Zoom CEO Eric S Yuan conveyed apologies through a blog post for “falling short” on security issues and promised to address concerns.

Zoom is now being used by millions of people for work and leisure, as lockdowns are imposed in many countries. This, in many ways, has paved way to security and privacy concerns.

He said that the use of Zoom had soared in ways he could never have foreseen prior to the coronavirus pandemic. Eric Yuan spoke candidly about how “usage of Zoom ballooned overnight.”

“As of the end of December last year, the maximum number of daily meeting participants, both free and paid, was approximately 10 million. In March this year, we reached more than 200 million,” he said.

He admitted that despite “working around the clock” to support the influx of new users, the service had “fallen short of the community’s—and our own—privacy and security expectations.”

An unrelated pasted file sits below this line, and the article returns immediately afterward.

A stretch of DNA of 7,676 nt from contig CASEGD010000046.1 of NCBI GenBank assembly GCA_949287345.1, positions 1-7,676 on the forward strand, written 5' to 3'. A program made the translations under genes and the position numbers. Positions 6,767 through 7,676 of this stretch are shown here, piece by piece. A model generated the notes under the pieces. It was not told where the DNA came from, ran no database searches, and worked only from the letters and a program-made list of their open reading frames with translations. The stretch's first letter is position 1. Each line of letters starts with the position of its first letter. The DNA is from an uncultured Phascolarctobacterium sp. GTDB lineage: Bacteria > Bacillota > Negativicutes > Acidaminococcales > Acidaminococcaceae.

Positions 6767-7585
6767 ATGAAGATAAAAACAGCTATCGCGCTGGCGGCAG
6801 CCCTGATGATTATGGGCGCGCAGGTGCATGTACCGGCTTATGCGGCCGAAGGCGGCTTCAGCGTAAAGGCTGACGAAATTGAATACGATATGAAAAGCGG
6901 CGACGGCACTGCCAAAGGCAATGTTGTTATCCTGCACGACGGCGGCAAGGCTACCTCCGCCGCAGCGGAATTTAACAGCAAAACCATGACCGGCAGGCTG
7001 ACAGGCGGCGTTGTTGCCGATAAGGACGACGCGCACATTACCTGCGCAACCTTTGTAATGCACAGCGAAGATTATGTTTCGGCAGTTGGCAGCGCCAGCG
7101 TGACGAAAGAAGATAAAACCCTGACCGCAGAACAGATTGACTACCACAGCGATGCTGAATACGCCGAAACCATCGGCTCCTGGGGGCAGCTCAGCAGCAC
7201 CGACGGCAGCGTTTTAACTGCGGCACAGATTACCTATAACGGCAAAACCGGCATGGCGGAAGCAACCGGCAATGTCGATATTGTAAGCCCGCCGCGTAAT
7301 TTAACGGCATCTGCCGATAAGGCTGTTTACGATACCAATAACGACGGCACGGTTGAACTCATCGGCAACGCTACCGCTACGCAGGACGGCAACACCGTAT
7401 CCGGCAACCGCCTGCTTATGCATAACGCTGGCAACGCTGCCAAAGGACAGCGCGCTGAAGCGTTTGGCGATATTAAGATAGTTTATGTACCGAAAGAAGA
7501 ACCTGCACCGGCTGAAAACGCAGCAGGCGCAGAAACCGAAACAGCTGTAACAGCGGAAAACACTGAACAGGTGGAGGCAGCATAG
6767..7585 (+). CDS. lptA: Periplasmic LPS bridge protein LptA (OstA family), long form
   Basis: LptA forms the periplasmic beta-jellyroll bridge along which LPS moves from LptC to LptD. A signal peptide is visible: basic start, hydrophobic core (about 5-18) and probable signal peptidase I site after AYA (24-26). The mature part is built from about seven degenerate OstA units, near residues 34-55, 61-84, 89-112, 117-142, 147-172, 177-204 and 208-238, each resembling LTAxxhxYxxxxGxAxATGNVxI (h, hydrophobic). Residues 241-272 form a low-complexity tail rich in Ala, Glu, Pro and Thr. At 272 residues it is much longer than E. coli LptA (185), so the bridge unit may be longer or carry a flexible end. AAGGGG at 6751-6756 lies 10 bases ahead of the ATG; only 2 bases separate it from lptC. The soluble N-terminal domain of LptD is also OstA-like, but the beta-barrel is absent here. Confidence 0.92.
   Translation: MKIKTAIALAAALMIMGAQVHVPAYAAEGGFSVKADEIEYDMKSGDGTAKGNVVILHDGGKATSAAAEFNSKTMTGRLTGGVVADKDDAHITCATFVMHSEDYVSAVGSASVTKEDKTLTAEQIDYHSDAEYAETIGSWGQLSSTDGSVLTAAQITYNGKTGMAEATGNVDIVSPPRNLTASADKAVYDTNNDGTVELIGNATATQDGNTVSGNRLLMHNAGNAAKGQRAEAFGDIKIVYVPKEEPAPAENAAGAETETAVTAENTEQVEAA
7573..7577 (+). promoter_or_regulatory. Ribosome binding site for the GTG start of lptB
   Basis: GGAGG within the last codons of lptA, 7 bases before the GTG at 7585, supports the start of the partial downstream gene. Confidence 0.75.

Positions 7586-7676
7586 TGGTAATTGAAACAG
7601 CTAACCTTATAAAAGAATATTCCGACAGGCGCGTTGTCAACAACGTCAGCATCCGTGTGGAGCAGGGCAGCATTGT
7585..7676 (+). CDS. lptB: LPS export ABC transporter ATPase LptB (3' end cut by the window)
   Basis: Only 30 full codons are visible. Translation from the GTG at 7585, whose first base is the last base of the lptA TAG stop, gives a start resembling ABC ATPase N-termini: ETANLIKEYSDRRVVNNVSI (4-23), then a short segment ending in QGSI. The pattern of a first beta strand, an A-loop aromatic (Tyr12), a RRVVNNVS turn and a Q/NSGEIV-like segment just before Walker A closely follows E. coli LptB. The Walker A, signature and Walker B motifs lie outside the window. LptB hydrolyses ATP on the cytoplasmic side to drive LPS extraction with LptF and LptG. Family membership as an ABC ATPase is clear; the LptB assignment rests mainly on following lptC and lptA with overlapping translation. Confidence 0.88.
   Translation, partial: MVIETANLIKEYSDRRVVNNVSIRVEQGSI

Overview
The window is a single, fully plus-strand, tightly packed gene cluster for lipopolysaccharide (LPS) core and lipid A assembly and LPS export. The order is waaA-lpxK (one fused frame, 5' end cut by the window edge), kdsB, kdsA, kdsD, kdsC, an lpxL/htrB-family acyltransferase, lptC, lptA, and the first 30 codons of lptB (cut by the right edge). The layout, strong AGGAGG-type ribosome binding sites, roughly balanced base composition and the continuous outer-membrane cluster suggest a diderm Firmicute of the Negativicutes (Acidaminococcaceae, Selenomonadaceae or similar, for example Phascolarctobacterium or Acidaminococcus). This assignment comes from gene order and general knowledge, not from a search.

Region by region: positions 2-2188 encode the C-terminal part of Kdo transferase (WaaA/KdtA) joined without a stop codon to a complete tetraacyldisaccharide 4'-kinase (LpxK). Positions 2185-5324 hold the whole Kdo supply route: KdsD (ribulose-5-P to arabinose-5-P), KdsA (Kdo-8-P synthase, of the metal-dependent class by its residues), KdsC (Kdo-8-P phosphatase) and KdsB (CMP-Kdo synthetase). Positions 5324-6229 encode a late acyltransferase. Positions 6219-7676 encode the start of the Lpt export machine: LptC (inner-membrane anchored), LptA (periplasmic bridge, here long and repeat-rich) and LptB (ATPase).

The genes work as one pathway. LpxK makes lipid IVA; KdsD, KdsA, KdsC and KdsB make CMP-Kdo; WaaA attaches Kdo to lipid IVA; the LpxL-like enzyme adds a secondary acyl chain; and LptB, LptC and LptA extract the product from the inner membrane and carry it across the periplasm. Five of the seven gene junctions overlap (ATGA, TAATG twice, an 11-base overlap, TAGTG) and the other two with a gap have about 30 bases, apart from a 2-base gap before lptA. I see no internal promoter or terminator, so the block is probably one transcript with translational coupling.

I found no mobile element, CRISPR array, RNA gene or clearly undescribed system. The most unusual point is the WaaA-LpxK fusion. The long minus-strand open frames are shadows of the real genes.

Zoom was the victim of attack, known as the Zoombombing, in which unwelcome visitors disrupt a meeting. And it was rife with security problems, to the extent that the company confirmed on April 2 2020 that it was pausing app updates to concentrate on privacy and protection for 90 days.

“We are also committed to being transparent throughout this process,” the CEO stated in the blog post.

Zoom is expected to prepare a transparency report documenting user data, documents, and information requests, and to launch a CISO council in collaboration with various CISOs to address best practices in security and privacy. Many of the latest steps in the pipeline will include involving the company in white box penetration testing and increasing the current bug bounty system.